Mummering in Newfoundland and Labrador describes the Christmastime practice of visiting several homes throughout an evening while dressed in a disguise. Groups of oddly dressed friends will piece together their disguises using whatever they have around their homes. They might change their walk, talk, shape, or size—whatever it takes to make them unrecognizable to the hosts of the homes they visit. Once the hosts guess who the mummers are, they take off their masks and stay for a party or social. Then the mummers go to another house...and another house....and another.
For over 300 years, local merrymaking has flourished. Now mummering is considered one of Newfoundland and Labrador’s most unique and colourful traditions. The mummer is a symbol of the Province’s fun-loving spirit and is tied deeply to a sense of who we are.
Today, mummering and mummers take on many different forms: it continues as a Christmastime house visit; it has become a type of performance for summertime Come Home Year celebrations; it’s the topic of a still-popular song; and it’s represented in art and craft. Mummering has inspired artists, craftspeople, musicians, and business people to name a few. We now see mummer Christmas tree ornaments, dolls, embroidered pillows and quilts, wrapping paper, gift cards, paintings, photos, books, t-shirts, wine bags, coffee mugs, and Christmastime specialty beer. Mummering appears in local films, music, and television. It has been a continual area of interest for academics since the 1960’s and, in the 1970’s, provided the inspiration for an indigenous political theatre troupe.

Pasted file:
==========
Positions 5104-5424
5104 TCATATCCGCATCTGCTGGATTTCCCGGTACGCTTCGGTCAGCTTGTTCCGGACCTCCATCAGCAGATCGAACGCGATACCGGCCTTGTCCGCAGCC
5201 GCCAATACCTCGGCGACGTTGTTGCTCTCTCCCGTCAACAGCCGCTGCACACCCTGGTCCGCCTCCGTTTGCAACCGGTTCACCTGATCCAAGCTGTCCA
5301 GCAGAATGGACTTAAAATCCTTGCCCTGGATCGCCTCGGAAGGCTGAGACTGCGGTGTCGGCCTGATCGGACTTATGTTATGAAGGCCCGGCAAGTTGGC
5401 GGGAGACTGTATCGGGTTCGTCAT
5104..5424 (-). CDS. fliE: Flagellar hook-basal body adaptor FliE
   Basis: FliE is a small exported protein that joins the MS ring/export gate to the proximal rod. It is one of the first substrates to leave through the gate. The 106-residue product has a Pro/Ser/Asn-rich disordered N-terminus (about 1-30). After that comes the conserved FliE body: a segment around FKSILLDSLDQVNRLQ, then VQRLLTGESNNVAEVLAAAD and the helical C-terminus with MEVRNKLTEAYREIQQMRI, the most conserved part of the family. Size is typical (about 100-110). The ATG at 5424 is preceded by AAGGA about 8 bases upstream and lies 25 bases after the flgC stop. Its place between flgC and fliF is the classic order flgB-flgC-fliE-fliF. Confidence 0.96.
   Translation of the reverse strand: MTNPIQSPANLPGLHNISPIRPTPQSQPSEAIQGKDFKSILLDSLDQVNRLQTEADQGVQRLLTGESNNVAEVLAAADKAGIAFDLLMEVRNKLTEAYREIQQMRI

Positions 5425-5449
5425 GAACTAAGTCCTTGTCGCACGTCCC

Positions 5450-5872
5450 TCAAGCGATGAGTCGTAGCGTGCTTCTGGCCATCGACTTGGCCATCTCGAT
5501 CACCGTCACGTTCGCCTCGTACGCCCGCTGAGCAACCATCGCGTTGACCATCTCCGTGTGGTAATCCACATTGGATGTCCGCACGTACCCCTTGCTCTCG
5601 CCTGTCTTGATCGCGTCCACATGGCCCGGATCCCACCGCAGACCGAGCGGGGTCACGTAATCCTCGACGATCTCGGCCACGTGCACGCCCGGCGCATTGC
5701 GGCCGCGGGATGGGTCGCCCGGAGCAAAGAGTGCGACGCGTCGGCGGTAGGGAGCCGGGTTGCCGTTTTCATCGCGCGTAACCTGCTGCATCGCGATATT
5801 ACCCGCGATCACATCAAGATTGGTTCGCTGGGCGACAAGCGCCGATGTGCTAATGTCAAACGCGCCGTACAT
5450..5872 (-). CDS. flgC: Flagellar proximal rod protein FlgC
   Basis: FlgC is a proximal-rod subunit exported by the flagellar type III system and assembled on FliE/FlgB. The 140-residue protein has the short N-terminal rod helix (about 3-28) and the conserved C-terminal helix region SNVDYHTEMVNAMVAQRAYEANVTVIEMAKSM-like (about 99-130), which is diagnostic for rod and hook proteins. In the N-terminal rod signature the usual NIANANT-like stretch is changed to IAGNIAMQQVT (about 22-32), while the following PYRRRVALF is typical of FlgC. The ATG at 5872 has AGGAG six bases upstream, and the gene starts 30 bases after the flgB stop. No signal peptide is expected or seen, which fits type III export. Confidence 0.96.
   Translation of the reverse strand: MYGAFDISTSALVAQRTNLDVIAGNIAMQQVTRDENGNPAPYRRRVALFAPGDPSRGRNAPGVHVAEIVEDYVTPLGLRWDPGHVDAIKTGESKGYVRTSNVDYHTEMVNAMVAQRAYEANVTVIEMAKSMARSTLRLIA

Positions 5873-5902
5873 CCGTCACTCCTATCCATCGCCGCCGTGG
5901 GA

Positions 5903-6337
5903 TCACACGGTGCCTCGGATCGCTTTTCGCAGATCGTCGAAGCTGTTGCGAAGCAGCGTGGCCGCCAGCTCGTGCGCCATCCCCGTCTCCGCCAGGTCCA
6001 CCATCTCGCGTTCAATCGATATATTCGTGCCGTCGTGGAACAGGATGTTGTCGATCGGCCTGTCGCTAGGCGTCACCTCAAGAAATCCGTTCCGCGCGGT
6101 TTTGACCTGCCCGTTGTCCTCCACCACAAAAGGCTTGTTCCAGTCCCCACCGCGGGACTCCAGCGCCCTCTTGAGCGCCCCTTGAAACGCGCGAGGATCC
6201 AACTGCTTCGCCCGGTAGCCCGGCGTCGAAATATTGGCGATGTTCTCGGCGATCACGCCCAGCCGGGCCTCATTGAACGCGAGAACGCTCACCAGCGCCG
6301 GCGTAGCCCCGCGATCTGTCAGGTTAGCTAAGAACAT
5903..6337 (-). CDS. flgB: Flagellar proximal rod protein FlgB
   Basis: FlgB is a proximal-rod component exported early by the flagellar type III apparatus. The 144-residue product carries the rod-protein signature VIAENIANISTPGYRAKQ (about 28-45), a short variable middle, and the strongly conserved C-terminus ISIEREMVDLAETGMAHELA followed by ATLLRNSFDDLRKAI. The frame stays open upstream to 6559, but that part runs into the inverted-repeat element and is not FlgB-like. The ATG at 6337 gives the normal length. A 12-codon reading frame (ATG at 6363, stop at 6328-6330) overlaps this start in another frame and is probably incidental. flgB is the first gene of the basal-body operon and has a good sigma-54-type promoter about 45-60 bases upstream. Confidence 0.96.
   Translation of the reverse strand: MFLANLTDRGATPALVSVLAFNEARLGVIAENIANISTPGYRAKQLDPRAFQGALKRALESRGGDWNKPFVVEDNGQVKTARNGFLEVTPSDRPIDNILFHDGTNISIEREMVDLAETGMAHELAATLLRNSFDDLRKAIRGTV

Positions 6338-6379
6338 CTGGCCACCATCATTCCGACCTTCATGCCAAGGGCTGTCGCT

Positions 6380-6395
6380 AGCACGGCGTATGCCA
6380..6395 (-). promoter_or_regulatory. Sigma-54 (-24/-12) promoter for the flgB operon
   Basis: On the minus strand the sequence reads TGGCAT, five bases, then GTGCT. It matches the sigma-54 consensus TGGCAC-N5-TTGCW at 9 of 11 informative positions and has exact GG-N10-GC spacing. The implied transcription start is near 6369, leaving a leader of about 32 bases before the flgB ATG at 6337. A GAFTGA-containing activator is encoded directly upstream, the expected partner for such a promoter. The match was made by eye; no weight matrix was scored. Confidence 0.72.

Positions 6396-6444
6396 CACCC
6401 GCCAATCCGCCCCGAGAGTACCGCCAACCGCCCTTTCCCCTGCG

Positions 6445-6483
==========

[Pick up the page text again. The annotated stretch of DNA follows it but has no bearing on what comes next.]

Four different Facebook groups are dedicated to mummering here. Information about mummering can be found in the pages of school textbooks. Mummers-for-hire dance around banquet halls during conventions for visitors to the province. And now we’ve organized the first Mummers Festival—yet another variation on the tradition.
It’s not uncommon to hear people talk about mummering dying out. But traditions like these seem to ebb and flow. When Simani released “The Mummer’s Song,” we saw a surge of janneys, out tracking slush into kitchens. It might be more apt to say mummering has changed. After the release of Simani’s hit song, the phrase, “Any mummers ‘lowed in?” became an almost universal greeting for mummers across the province; whereas before, it was more common to hear greetings like “Merry Christmas” or “Happy New Year.” And it’s not unusual to see a mummer toting a boombox with the Simani CD on repeat. Mummers, who in the past, might walk between houses, are now known to cram into a car and drive to select homes—even to far-off communities.
Even perceptions of who a mummer is have shown signs of change. The mummers of previous generations were described as darker, more mischievous entities. The mummer as kidnapper was sometimes a threat used by parents to make sure their children were well behaved. Today the mummer often takes on a happy character. Christmas ornaments depict the mummer as jolly. Folklorist Diane Tye writes, “This is not mummer as stranger, or loner, or persecutor of children, but as a warm, hospitable and jovial community member.”
The information in our “Traditions” segment of this website represent but a few of the different types of house-visiting traditions that have gone on in this province. They are meant to give a general overview and reflect common trends, but by no means do we wish to suggest that these are hard and fast rules. Traditions belong to the people who express them—who learn about them from others and who, in turn, give them a new shape, only to be passed along to someone else to make their own. Our hope is to demonstrate that mummering, janneying, going with the wren, etc., are multidimensional traditions as varied as the people who participate in them.